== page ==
Long before Arnold Schwarzenegger became Hollywood’s jacked-up, one-liner-dropping, Austrian onscreen ass-kicker, he was Venice Beach’s jacked-up, hard-partying Austrian bodybuilding contest dominator; something that was documented quite prominently in the 1977 documentary Pumping Iron. While Hollywood success drove Schwarzenegger (somewhat) far from his driven, rep-heavy lifestyle, it seems that his sinuous salad days are about to become the inspiration for an upcoming television series.
According to Deadline, a deal was reached with CBS for an 8-episode hour-long drama series appropriately called Pump. Set in 1973, the show will be fictionalized, loosely based on the biographical 1970’s exploits of a then-newly-immigrated Arnold Schwarzenegger, who divided his time between pumping under the sun behind the fences of Muscle Beach with an intense, sometimes robotic (/pun) focus on becoming the most famous bodybuilder in the world; something exemplified by his 7 Mr. Olympia wins and 4 Mr. Universe victories. Schwarzenegger himself will be producing the series, along with CEO’s Randall Emmet and George Furla of Emmet/Furla/Oasis, along with Eric Tannenbaum of The Tannenbaum Company.
Pump reportedly had quite the circuitous journey along the developmental trail. Plans were in place at one point to develop the series for Showtime and even in the streaming circuit with Hulu before the project fell into the hands of its current crop of producers. For Schwarzenegger, Pump was both a labor of love and an elegiac (albeit indirect) examination of his past. As Schwarzengger explains:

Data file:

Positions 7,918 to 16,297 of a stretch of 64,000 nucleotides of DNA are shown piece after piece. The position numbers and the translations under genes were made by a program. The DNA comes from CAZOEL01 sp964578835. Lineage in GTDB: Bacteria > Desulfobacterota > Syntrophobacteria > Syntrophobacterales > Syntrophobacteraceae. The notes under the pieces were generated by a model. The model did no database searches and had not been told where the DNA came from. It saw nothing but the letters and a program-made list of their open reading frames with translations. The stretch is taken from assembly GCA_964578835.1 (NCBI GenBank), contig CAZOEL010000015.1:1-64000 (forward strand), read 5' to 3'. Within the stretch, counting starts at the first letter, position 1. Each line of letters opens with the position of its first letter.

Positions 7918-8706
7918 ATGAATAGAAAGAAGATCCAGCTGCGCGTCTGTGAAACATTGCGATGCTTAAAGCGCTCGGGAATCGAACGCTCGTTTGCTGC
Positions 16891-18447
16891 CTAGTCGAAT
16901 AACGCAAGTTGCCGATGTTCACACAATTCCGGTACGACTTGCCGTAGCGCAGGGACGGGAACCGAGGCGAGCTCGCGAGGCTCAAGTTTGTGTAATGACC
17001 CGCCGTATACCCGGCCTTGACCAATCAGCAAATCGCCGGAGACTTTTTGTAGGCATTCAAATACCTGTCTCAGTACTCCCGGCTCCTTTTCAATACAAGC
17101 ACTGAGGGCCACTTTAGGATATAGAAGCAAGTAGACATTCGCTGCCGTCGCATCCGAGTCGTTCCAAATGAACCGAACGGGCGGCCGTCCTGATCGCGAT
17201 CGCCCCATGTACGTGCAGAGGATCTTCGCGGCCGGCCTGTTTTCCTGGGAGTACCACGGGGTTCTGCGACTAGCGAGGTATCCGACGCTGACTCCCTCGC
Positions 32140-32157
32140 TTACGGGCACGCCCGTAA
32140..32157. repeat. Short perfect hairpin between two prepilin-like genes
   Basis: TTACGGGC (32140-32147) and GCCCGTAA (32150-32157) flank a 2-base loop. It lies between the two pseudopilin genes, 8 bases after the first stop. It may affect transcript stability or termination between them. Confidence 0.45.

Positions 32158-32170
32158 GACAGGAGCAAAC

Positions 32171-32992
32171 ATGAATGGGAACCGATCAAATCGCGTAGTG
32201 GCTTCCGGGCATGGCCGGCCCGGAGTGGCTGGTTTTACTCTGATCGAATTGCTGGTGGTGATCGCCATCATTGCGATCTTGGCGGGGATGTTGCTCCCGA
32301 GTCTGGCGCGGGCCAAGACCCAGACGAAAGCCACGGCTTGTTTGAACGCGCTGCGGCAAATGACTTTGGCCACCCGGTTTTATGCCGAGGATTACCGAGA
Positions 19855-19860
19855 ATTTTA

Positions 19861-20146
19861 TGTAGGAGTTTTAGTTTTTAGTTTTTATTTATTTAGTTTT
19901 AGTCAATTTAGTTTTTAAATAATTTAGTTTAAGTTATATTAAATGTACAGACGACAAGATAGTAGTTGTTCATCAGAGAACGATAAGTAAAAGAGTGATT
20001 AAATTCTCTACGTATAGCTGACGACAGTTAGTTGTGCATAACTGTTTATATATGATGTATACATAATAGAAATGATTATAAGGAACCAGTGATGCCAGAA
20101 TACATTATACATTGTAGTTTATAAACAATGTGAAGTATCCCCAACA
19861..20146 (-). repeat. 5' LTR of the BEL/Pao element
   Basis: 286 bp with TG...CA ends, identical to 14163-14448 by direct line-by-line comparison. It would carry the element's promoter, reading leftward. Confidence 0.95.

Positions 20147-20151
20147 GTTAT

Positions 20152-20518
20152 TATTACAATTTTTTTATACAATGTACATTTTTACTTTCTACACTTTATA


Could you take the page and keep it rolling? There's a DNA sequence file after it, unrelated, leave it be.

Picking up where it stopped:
“I knew from our first brainstorming session that Pump would be a hit. The 70’s were such a colorful, transformational time, for me and for our entire country. I look forward to bringing that color to people’s living rooms with the fantastic, deep characters and the multi-layered story lines of Pump. I feel so passionate about this project because today it’s easy to take our gyms and culture of fitness for granted, but it all started with this wild group of bodybuilders as a tiny subculture in a little dungeon gym in Venice Beach. I can’t wait to get to work with our great team.”
Arnold Schwarzenegger’s story remains one of the quintessential examples of an unlikely achievement of the American Dream as the cocky young, sometimes unintelligible bodybuilder would go on to reach an unthinkable altitude as one of the most recognizable people on the planet, becoming the star of Hollywood’s most enduring 1980’s/1990’s action franchises like The Terminator, Predator, Total Recall and True Lies, later even becoming the Governor of California. However, it will be interesting to see how the vice and cultural upheaval depicted in Pump gets handled in the context of its rather obvious real-life parallels to Schwarzenegger’s past and, perhaps more importantly, the heights he would eventually reach.
There’s no word yet on when Pump will commence production.